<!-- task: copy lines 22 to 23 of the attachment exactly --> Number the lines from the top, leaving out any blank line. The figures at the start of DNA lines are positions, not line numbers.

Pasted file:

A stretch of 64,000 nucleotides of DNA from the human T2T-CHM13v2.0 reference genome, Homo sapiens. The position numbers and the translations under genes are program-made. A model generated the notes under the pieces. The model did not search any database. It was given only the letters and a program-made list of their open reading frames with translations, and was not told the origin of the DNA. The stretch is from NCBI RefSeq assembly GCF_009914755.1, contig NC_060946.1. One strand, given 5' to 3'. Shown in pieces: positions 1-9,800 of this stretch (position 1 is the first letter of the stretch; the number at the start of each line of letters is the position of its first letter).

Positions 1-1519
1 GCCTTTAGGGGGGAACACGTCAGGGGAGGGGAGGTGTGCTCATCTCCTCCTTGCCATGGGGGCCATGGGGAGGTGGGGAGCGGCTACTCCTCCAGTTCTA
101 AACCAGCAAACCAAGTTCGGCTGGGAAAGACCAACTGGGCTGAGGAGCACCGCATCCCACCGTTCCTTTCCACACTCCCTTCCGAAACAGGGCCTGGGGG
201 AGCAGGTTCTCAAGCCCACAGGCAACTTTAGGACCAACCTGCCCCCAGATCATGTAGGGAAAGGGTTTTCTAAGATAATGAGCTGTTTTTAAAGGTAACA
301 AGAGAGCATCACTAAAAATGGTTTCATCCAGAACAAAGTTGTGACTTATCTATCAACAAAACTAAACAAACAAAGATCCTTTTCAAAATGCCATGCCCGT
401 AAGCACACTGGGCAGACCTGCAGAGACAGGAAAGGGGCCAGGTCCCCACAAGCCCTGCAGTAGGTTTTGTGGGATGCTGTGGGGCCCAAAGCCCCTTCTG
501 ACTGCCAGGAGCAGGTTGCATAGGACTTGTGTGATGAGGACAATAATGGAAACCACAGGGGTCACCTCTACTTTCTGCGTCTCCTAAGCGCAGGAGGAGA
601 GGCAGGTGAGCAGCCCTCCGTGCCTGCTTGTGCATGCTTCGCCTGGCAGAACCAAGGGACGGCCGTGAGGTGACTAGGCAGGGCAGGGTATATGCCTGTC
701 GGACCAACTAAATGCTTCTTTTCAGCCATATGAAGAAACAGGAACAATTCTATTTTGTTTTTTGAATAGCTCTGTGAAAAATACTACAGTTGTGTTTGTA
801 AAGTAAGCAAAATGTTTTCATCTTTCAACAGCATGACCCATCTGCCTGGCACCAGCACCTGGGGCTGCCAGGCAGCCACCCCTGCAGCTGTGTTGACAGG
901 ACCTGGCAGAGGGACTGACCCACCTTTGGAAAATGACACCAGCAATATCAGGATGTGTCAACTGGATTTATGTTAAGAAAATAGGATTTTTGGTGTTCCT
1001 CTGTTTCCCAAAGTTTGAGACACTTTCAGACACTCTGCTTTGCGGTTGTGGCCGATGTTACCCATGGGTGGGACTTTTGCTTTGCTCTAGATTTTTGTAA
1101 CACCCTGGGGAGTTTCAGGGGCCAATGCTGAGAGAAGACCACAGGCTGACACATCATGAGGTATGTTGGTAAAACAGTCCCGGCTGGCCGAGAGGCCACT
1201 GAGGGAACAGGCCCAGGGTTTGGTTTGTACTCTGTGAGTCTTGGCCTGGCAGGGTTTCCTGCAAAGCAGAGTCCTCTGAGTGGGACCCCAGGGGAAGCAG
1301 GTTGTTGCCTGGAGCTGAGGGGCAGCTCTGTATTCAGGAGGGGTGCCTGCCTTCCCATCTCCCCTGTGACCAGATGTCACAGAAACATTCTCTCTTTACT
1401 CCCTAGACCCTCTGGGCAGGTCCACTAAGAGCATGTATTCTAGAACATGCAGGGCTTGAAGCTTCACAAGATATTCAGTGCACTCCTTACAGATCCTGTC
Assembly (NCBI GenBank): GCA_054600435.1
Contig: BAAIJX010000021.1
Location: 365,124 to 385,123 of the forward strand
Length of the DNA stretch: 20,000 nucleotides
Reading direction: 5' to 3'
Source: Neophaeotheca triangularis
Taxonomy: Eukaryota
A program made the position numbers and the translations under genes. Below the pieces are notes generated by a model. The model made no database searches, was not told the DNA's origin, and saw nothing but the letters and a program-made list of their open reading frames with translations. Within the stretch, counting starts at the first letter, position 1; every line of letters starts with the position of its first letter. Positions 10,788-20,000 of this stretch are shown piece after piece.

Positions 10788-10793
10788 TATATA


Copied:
Reading direction: 5' to 3'
Source: Neophaeotheca triangularis